UN Research Shows Climate Change is “a Code Red for Humanity”

UN Secretary-General Antonio Guterres, 2017. Photo via Shutterstock.

By Flavia Roscini

Climate change is a challenge that can only be overcome if it is addressed at the international level. Global leaders have attempted to collaboratively mitigate climate change since 1972, and these negotiations produced several important accords, including the 1992 United Nations Framework Convention on Climate Change (UNFCCC), the 1997 Kyoto Protocol and the 2009 Copenhagen Accord. Over the years, however, political will behind these initiatives has faltered

For this reason, a new international agreement needed to be reached urgently. On December 12, 2015, the UNFCCC negotiations produced the Paris Agreement, a global and legally binding framework wherein all developed and developing countries are required to contribute to mitigating climate change. One of the most important outcomes of the Paris Agreement is the objective to keep any temperature increase “well below” 2°C and ideally, below 1.5°C.

Yet, scientists suggest that important tipping points may have already been reached, causing irreversible damage to the planetary climate system. The Intergovernmental Panel on Climate Change’s (IPCC) sixth assessment report (AR6) “highlights that human influence has warmed the climate at a rate that is unprecedented in at least the last 2,000 years.” Atmospheric CO2 concentrations were higher in 2019 than at any time in the last 2 million years, due to human activities that are responsible for approximately 1.1°C of warming between 1850-1900. The AR6 provides “a best-estimate that the world will pass – or temporarily ‘reach’ – 1.5°C somewhere between 2030 and 2035, depending on the future emissions scenario.” Worst-case projections indicate global temperature will rise between 2.6–4.8°C by the end of this century if the current rate of greenhouse gas emissions continues.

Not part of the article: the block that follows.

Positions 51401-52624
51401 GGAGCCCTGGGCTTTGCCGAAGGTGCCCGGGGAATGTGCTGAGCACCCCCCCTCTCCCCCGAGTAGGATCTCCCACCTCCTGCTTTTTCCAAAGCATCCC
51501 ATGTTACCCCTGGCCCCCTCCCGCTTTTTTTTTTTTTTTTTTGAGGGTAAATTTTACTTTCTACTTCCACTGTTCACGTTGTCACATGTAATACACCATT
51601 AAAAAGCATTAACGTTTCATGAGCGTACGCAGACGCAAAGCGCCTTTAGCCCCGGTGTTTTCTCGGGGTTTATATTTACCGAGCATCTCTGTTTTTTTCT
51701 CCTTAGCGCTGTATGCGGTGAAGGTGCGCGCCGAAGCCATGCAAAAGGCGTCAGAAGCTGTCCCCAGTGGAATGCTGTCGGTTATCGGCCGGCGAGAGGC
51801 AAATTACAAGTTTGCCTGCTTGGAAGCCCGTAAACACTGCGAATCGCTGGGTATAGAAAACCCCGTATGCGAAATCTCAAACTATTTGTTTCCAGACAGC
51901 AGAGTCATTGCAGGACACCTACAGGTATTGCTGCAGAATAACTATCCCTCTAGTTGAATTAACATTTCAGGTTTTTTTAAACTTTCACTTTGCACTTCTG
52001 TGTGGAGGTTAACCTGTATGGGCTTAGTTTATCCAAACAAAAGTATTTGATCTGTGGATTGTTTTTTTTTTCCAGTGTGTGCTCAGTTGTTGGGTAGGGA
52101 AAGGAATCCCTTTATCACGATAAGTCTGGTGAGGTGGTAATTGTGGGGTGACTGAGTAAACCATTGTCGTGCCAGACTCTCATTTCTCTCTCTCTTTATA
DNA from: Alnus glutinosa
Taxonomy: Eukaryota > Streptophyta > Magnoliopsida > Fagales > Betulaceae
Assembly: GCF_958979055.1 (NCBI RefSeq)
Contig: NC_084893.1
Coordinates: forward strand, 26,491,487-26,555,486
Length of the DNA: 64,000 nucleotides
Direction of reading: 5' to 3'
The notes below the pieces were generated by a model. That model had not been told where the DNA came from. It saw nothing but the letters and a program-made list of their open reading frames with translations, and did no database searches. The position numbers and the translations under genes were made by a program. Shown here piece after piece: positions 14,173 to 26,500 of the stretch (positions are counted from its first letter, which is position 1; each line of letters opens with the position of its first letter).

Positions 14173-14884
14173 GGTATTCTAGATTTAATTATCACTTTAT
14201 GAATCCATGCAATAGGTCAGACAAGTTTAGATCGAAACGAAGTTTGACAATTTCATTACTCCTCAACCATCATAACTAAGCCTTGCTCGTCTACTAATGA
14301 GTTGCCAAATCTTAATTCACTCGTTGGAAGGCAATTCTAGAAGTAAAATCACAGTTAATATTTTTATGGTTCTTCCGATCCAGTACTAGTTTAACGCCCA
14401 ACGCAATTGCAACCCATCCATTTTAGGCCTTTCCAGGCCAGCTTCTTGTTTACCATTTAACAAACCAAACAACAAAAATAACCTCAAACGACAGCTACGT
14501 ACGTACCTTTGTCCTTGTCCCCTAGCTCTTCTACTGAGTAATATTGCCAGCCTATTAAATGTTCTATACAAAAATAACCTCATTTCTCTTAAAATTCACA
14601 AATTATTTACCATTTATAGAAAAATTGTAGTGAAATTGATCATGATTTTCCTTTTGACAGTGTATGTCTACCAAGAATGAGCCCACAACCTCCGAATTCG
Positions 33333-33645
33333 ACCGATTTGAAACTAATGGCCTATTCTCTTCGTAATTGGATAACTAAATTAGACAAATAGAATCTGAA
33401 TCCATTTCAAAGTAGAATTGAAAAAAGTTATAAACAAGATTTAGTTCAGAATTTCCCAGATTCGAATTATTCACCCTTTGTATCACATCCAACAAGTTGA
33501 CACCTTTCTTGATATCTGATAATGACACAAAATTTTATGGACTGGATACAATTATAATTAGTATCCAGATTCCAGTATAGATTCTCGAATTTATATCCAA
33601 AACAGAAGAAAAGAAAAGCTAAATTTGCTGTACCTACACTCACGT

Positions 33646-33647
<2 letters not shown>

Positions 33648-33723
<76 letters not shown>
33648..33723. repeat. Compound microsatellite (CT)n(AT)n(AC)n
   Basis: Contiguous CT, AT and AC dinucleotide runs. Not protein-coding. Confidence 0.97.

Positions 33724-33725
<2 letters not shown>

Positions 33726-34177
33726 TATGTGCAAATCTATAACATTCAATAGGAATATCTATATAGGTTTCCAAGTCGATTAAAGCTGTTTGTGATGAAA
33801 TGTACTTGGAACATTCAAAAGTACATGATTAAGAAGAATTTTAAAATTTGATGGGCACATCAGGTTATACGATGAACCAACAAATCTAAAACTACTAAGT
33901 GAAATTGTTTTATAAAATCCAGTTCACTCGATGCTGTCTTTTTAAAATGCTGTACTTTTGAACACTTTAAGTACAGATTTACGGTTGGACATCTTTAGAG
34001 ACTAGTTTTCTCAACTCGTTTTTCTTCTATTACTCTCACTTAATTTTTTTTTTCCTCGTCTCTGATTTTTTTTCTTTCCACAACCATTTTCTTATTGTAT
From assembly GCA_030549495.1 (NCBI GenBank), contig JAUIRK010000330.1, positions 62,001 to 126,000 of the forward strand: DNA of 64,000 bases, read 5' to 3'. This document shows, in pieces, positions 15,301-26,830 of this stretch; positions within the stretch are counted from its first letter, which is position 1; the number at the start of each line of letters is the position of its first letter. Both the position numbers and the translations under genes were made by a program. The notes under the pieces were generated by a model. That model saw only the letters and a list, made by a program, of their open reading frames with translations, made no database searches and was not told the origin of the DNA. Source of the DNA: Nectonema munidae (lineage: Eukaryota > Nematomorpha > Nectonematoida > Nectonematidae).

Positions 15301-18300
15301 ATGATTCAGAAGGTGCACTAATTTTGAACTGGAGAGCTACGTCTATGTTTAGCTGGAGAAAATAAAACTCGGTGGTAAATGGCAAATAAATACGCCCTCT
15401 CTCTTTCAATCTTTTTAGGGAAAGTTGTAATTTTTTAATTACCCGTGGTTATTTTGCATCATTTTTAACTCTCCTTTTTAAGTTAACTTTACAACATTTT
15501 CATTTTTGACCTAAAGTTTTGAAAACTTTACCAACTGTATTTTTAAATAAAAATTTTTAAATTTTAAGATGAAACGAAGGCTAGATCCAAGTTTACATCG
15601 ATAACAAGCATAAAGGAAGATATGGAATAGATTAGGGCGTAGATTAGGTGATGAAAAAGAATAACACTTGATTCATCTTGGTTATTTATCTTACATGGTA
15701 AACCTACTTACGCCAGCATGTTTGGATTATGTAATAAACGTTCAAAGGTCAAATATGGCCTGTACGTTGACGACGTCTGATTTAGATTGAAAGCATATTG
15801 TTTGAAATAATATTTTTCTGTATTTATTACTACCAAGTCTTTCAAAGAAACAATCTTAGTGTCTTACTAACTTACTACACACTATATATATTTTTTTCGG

In a recent interview with Reuters, Inger Andersen, Executive Director of the United Nations Environment Programme (UNEP), commented that “the world listened but didn’t hear; the world listened but it didn’t act strongly enough – and as a result, climate change is a problem that is here now.” The global effects of climate change are no longer a dilemma for a future generation. Rather, the repeatedly ignored warnings over the past decades have become reality, and the damaging effects of warmer temperatures are already affecting human health in every region on Earth.  

According to the IPCC report, the water cycle is undergoing significant change and “extreme sea level events that previously occurred once in 100 years could happen every year by the end of this century,” which in turn will affect “both ocean ecosystems and the people that rely on them.” Coastal communities worldwide – including 11 of the 16 megacities with more than 15 million people each – risk being submerged underwater due to sea-level rise. Increased runoff will wash pollution into waterways, compromising drinking water and increasing the prevalence of waterborne diseases. Extreme downpours will occur more frequently because of a warmer atmosphere. Perhaps one of the most visible and damaging signs of climate change is the catastrophic flooding that occurred in Europe this summer, which killed more than 200 people